Your budget and the location are your biggest choices when choosing a tour. The more isolated the location; chances are the pricier it is to reach. Your comfort level is important as well. Many horse riders are content with staying in basic cabins or camping with minimal amenities, eating simple food, and a guide that may not even speak the same language. Be sure to have a written contract stating everything included in your tour from the equipment down to the food.

There is a very wide variety of operators. Many are local operators who arrange trips with local guides or stays directly at their own lodges. Others are international booking agents that simply contract out local operators. Others are large, multi-national corporations that design custom luxury trips all over the world and use anyone from professional sport fishermen to unqualified naturalists.

Horseback Riding Tour Operators

Cross County International (
Featured in National Geographic and one of Forbes Best of the Web, these equestrian tours are some of the best around. Advanced training led by experts, castle to castle tours in Ireland, themed rides such as language learning and mother-daughter, and so much more.
Equitours (, Tel. +800-545-0019)
A broad range of equestrian tours on six continents for varying skill levels make Equitours one of the best all around operators. They offer dressage training, custom tours, cattle drives, riding lessons, and a complete lineup of destinations suitable for everyone from the expert rider to the beginner.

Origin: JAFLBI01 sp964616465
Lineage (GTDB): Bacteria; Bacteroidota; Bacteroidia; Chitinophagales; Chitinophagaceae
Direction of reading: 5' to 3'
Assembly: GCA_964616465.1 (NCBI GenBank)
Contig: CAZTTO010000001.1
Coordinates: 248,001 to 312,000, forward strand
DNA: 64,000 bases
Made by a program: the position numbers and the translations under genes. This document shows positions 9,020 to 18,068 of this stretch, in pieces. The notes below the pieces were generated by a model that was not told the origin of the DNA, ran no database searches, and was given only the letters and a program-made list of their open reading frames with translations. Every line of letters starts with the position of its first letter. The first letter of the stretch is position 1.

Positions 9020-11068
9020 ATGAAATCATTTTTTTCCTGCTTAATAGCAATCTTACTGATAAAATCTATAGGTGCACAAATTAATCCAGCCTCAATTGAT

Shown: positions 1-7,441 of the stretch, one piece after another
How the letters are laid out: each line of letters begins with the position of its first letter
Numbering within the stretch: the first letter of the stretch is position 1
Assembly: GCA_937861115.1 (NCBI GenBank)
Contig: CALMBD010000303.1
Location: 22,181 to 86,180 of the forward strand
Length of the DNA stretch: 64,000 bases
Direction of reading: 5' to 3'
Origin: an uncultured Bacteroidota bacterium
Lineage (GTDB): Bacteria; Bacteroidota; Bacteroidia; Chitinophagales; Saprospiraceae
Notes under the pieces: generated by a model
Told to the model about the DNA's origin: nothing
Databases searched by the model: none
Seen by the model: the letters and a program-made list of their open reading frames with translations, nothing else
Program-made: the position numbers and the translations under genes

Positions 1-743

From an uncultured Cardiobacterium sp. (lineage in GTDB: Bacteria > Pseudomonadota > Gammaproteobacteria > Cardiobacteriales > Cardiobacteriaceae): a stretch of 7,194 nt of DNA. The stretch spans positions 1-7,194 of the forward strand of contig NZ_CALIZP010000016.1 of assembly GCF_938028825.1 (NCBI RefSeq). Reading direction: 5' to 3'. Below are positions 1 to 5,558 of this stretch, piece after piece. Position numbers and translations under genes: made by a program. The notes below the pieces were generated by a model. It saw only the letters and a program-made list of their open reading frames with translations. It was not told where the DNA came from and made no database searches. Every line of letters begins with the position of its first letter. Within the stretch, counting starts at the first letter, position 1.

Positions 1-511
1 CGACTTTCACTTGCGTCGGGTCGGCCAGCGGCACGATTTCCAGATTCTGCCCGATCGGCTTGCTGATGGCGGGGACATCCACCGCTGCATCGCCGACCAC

Hidden Trails (, Tel. +888-987-2457)
This operator leads equestrian vacations all over the globe. Rides take place on beaches, mountain trails, lake shores, and everywhere else a horse can gallop.
Perol Chico (, Tel. +011-511-9822-3297)
This horse operator runs some of the most exclusive tours in Peru’s Scared Valley with numerous multiple day trips through the Andes and to Inca ruins.
Riding Holidays (
Riding safaris in Africa and coast to coast tours of New Zealand are among the offerings of this horse tour conglomerate.

Do-It-Yourself Options

While most horseback riding without a tour operator is done by those that own a horse, the average person setting up their own tour is rare. It can be done though. You can speak with farmers and local horsemen to see about renting you a horse or taking you out in the wilderness. For isolated regions, set deep in mountain ranges, you will need to hike, camp, cook your own food, and often hire a local guide to lead the way. If you intend to spend many months on a horse exploring a particular region, you may even want to consider purchasing the animal. In many countries the price of a horse is what the local can afford, therefore even when a Westerner is charged a bit more, they still can find a horse for a price far lower than they would at home. Once you are finished with your ride you can sell the horse back or simply give it to a needy family.